How Rabies Spreads
Bats, skunks, raccoons and foxes are the most common carriers of the rabies virus in North America.
This virus is spread through saliva and causes heightened aggression in animals suffering from its symptoms. The most common way for cats to become infected with rabies is through the bite of an infected animal.
Rabies poses a severe risk to human health, which is why pets diagnosed with rabies must be euthanized by law in most US states. All mammals can catch rabies through the bite of an infected animal. This is why it's extremely important to protect your pet by always keeping their rabies vaccinations up to date.
The prognosis is poor for unvaccinated cats, as the infection is most often fatal.
Cat Rabies Vaccine - Cost
The cost of rabies vaccination can vary widely from city to city, state to state, and even from one veterinarian to another in the same locality. One key determinant of cost is the type of rabies vaccine used.
Longer-lasting vaccines, in addition to vaccines with a smaller amount of potential side effects, are typically much more expensive. Contact your vet and ask which rabies vaccine they use for cats and exactly how much your feline friend's vaccinations will cost. Your vet can advise you on the most suitable vaccination plan for your cat's health - and your personal budget.
Cat Rabies Vaccine - Schedule
The schedule for your kitty's rabies vaccination will vary depending on the brand of vaccine used.
Most vets offer vaccines without adjuvants - ingredients that proved effective in preventing rabies but caused an allergic reaction in some cats. These vaccines may or may not be more expensive than vaccines with adjuvants, which are just as effective at preventing rabies but have a higher potential for causing rare side effects, depending on the individual veterinary practice and any existing state legislation on rabies vaccination in cats.
Older non-adjuvant vaccines only lasted for a year, and so yearly booster shots were required. Newer vaccines have been developed which require a single booster a year after the first vaccination, followed by boosters every three years after that; these vaccines are considerably more expensive, however, so some veterinarians opt to stick with the older vaccine technology. If you ask your vet "how often should my cat have a rabies vaccine?" they will be able to tell you about what vaccination options they offer and what schedule is best for your cat.
Kittens should begin their rabies vaccination treatment at about 12 weeks old. If you haven't already, you can schedule your cat for all their routine vaccinations and other preventative care at Companion Pet Clinic of Arizona.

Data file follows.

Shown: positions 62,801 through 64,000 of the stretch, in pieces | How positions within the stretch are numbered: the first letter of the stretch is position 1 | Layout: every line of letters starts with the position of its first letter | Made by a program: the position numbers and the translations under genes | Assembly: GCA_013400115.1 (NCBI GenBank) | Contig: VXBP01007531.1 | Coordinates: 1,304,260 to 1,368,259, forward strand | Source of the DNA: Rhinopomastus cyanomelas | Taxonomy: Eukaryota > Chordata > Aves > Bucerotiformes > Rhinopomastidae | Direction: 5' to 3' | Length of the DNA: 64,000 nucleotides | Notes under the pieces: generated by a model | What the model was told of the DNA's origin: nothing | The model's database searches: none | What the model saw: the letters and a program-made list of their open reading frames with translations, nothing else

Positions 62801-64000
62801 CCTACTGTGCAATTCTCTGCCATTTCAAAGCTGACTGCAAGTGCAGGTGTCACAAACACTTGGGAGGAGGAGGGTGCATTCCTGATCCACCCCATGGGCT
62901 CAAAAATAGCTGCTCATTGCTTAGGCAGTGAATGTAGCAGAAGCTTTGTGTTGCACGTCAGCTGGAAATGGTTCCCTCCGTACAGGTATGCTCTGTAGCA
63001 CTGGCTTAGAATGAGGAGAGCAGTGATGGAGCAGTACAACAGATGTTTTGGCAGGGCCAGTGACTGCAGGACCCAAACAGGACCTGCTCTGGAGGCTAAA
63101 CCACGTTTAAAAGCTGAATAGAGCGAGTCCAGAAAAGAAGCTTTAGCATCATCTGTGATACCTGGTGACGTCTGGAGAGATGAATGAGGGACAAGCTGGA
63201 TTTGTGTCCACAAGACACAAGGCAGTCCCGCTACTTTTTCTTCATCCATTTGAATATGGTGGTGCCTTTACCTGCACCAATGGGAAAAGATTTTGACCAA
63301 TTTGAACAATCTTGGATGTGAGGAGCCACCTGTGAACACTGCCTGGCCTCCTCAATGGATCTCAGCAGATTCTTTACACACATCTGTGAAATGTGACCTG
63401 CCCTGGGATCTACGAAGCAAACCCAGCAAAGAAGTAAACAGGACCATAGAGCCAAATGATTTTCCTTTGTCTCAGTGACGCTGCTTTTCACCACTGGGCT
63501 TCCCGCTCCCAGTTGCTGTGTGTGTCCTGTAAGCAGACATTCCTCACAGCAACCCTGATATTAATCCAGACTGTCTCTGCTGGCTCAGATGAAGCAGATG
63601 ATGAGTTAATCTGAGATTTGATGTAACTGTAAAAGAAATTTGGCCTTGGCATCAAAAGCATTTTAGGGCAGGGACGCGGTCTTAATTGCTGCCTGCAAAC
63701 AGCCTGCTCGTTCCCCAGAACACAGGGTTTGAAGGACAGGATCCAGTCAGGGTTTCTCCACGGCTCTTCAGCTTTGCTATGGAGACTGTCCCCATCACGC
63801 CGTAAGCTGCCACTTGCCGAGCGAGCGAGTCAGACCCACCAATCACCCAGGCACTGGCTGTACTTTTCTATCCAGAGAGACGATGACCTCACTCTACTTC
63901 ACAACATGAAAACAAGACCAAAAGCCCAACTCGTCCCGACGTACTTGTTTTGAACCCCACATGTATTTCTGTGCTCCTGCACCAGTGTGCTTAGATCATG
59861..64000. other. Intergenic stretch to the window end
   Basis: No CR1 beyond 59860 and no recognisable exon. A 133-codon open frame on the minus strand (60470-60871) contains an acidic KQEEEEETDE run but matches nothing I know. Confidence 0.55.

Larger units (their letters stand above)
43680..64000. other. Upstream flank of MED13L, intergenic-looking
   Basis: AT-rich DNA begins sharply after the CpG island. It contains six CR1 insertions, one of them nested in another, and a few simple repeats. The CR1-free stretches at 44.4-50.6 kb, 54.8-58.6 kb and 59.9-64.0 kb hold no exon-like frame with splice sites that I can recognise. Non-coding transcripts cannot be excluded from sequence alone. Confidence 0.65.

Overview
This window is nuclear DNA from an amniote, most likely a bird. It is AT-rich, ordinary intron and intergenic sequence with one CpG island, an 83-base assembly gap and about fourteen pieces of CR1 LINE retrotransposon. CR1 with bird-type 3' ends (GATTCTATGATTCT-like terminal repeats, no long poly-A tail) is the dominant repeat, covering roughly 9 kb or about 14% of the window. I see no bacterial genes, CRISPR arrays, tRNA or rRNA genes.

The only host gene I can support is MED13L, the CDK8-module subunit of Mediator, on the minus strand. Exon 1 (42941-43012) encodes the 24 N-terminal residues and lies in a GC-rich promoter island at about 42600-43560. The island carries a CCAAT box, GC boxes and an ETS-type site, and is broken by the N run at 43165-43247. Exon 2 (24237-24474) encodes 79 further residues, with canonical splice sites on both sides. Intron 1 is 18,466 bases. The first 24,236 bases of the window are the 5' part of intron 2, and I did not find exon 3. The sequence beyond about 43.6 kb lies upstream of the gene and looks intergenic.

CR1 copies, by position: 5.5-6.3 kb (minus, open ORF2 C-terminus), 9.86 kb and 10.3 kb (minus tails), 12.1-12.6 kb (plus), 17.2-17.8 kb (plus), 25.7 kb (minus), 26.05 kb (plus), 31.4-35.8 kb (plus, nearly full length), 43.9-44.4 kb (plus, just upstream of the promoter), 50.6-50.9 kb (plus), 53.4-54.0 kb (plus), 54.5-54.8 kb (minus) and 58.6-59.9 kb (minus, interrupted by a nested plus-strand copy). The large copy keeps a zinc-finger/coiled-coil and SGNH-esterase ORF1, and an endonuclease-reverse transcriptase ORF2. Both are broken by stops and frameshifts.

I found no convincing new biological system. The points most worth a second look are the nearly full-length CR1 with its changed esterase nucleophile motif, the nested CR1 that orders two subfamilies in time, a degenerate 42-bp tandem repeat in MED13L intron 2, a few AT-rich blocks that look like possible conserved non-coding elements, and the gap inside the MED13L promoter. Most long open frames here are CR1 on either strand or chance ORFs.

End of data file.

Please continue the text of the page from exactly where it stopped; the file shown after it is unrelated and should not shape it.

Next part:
Possible Cat Reaction to Rabies Vaccine
Cat owners often have concerns about the possible side effects their cat could experience following their rabies vaccination. Pet Parents sometimes come to our Gold Canyon vets concerned about stories they have heard about "cats who have died from rabies vaccine". Fortunately, these fears are unfounded. Cat rabies vaccine side effects are rare and typically include only slight fever, lethargy, decreased appetite, and/or a localized swelling at the vaccine site.
In some excessively rare cases, a cat can have an allergic reaction to the vaccine, leading to hives, extreme weakness, and unexplained collapse. It's important for pet parents to know that fewer than 0.001% of cats will have allergic side effects to modern rabies vaccines. It is always safer to have your cat vaccinated against rabies than to risk potential infection in the future.
Why Your Indoor Cat Needs Their Rabies Vaccine
Cat owners might believe vaccination against rabies is unnecessary if their cat is an indoor cat, but this is not the case. While it might be true that you don't allow your cat outside your home, the potential for escape--or worse, for an infected bat or rodent to break into your home, is great enough to warrant protection for your feline companion.
The consequences of rabies are simply too dire to take any chances, the best and only way to ensure your cat is completely protected against rabies is vaccination.
It is also the case that in most US states all cats and dogs over the age of 6 months are required to be vaccinated against rabies. When you take your pet to be vaccinated your vet will be sure to issue you with a certificate of vaccination as proof that your feline friend is up to date with their rabies vaccine.
Note: The advice provided in this post is intended for informational purposes and does not constitute medical advice regarding pets. For an accurate diagnosis of your pet's condition, please make an appointment with your vet.